It’s almost impossible to comprehend, but from those humble beginnings, Hofman built one of the nation’s best baseball programs. In one stretch — from 1988 to 2000 — Hofman won nine state titles in 13 years.

J.D. Arteaga, who played for Hofman during Westminster Christian’s glory days, is now the University of Miami’s pitching coach and gives Hofman a lot of credit for his career.

“Fundamentally, we were way ahead of others,” Arteaga said. “We were very talented, but we also knew what we were doing. [Hofman] instilled a work ethic in all of us and taught us to do things the right way.”

Arteaga added that Hofman served as a father figure.

“I lost my dad during my sophomore year at Westminster,” Arteaga said, “and [Hofman] was there for me.”

Ultimately, Hofman said the impact he has made on the lives of his players is every bit as meaningful as any win. He’s sent 177 players to college baseball and 40 to the pro draft. And Baseball America named him its “Coach of the Decade” for the 1990s, while the Florida High School Activities Association inducted him into its Hall of Fame in 2008.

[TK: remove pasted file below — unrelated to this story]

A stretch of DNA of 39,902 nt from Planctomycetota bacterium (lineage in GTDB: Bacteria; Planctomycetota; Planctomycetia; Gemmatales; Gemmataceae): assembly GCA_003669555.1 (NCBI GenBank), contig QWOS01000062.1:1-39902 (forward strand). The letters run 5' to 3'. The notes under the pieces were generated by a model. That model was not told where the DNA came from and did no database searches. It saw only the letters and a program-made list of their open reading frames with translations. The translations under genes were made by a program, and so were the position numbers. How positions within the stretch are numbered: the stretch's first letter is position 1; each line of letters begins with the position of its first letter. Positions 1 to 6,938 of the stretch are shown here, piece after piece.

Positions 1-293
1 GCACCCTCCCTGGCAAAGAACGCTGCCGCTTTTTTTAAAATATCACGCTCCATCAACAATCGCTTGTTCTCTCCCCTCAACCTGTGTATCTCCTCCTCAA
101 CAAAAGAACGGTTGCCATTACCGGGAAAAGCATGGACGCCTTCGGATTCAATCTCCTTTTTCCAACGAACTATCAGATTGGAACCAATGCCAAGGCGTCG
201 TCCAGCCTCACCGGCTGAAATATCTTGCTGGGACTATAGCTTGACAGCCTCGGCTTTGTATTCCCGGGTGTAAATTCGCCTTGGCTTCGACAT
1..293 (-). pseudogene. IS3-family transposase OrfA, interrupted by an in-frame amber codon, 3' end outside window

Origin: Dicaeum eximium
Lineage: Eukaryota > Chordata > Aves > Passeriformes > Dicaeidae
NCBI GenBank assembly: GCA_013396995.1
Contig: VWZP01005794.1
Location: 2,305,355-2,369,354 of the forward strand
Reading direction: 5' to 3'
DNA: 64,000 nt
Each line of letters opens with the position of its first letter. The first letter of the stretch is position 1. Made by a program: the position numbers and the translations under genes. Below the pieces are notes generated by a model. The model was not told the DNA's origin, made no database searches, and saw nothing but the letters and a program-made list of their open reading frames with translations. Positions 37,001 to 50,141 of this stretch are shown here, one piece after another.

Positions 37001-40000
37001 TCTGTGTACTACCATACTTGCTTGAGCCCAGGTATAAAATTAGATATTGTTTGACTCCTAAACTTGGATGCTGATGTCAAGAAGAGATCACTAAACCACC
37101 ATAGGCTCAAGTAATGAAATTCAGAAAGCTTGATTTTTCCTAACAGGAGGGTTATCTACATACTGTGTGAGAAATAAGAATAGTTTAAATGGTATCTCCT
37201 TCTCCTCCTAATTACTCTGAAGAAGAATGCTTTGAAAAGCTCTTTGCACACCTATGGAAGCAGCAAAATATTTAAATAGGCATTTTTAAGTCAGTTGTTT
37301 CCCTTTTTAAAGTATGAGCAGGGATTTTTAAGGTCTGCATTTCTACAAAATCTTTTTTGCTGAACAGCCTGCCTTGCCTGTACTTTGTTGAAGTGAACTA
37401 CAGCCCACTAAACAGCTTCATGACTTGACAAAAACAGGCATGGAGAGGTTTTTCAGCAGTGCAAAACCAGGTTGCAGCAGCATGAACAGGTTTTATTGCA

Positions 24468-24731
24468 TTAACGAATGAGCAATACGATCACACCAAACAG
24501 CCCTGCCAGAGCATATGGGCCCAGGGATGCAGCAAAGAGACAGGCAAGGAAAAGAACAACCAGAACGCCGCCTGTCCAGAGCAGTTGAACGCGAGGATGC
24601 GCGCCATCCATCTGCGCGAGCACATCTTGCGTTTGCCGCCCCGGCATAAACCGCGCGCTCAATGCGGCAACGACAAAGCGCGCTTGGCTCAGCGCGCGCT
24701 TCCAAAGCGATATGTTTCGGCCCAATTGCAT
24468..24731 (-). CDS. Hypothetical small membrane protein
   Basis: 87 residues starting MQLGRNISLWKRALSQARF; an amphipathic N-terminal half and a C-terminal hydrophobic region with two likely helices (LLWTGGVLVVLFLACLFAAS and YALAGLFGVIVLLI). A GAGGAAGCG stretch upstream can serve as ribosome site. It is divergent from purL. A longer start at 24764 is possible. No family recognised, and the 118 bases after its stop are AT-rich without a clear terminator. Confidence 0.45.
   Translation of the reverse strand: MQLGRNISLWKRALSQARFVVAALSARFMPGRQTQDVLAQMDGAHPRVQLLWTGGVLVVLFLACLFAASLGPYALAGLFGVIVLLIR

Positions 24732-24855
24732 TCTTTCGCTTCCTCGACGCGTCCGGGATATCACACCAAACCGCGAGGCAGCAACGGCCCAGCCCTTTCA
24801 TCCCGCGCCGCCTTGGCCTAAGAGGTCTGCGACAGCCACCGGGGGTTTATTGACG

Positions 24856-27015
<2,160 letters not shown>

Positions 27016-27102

And now that Hofman has reached the magical milestone of 1,000, the question is simple: How much longer will he coach?

“I’m enjoying myself, especially being able to coach with David,” Hofman said of his son. “I guess I’ll coach as long as I have decent talent.

“Coaching baseball is all I’ve ever wanted to do. It’s been a dream, and I’ve been blessed with a lot of success.”